Classes may be out of session for most students living in the Upper Peninsula, but ABC 10’s Rick Tarsitano has the story on one school that never closes their doors.
The School of Rock isn’t your typical academic institution. Lessons plans featuring rhythm and tempo strike a chord with undergrads, and inspire them to perform at high levels. Their classrooms are filled with bright lights and cymbals that can only be fully understood with a stick. The school’s founder and lone professor, Ross Allured, tunes into their oral examinations from his desk, watching as his pupils stage their progress that’s been years in the making.
“It really just kind of evolved. They came to me as individual students when I started teaching privately. I always felt, when I was teaching, that the best way to develop a young musician is through performance. So, we started doing open mics here at the Falling Rock. Then it kind of evolved to getting the kids together and making little bands out of them. That really took off,” explained Ross, who comes from a strong pedigree of musicians and teachers.
“It’s just been amazing to see the transformation in the kids – from little tikes to college kids now, with wonderful stage presence and excellent musical abilities,” remarked Dave Kronk, a parent of one the students in the school.
Originally hailing from Louisiana, Ross taught his way up through Florida and Traverse City, eventually landing in Munising a few years back where he imparted his musical flavor on the kids in the community.
“He is the best bassist I’ve ever met,” noted Joseph Heinonen, a 12-year-old bassist in the band Flitch.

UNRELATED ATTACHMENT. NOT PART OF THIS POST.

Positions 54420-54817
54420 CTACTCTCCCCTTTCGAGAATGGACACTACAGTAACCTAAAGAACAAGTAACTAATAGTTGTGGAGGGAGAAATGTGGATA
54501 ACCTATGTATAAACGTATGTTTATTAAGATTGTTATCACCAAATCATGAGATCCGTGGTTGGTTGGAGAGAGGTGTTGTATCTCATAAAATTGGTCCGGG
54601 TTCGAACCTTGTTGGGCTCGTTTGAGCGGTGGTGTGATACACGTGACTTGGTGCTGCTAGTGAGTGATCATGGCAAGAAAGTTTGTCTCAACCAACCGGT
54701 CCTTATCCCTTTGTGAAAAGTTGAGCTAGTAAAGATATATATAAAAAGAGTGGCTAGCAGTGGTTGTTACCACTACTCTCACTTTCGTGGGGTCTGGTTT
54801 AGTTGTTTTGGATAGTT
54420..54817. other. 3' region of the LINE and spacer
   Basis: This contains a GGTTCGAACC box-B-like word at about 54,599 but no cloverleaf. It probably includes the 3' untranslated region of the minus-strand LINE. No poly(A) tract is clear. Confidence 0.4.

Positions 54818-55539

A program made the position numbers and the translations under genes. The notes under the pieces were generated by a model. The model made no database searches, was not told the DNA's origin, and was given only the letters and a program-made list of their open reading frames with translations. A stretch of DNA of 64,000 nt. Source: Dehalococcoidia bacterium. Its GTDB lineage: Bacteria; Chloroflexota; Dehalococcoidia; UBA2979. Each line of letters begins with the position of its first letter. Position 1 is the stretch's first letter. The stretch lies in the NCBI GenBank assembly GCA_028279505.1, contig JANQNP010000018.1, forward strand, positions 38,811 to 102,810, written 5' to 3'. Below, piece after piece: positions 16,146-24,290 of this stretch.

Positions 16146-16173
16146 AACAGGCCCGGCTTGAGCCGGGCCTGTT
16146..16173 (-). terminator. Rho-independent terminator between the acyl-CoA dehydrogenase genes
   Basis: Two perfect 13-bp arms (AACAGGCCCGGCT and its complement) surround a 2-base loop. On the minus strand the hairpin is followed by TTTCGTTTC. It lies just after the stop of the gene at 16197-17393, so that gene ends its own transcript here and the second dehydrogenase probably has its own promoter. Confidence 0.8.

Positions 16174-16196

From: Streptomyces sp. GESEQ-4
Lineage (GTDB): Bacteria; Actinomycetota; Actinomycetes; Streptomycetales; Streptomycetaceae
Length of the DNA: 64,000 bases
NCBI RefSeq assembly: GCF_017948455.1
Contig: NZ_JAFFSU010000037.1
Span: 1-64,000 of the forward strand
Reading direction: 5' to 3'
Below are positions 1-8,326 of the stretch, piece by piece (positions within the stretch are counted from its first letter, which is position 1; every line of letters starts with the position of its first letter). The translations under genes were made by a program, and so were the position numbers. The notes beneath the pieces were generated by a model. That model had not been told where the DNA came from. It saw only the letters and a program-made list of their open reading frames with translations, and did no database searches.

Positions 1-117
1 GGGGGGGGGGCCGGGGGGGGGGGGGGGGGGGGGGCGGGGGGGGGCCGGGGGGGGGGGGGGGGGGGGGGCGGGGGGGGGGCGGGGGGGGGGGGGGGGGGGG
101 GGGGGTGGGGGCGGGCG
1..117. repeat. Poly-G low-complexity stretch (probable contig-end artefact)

“I took piano lessons previously which really helped me with tempo. But Ross, he was just patient let’s say. It’s hard watching a younger person who’s not experienced as you try to really play,” added Karl Heinonen, a 15-year-old drummer and brother of Joseph in the band Flitch.
“My singing has improved so much. I can tell. Even though it’s not where it should be, it’s still really good. My drumming, he teaches me everything with it. I thought I could not sing at all, and I just never really liked to because it was really scary and nerve wrecking. But, I did and it’s a lot of fun singing. Even though you might not be the best singer, it’s just a lot of fun,” echoed Jillian Schramm, a 14-year-old singer/drummer in the band Beach Bodies.
His calm demeanor and soothing wisdom has helped his class grow not only as musicians, but people.
“He has become one of my best friends in a lot of ways,” said Cassie Krooks-Lupke, an 18-year-old singer/guitarist in the band Twinkleberry and the Anything Buts. “There have been a couple practices where I have done nothing but sit there and vent to him. But, he is an excellent teacher, and he really does know what he’s doing. He knows everything from classical to rock.”
Ross’ support takes on many forms – from lending his talents to any band in need to giving his students a taste of what it’s like to be paid musicians. But, for Professor Allured, it’s a dream come true.
“I mean I always knew it was the right thing for me to do. It was all I ever wanted to do. I can hardly think of anything more rewarding. There’s just nothing like it,” Allured grinned.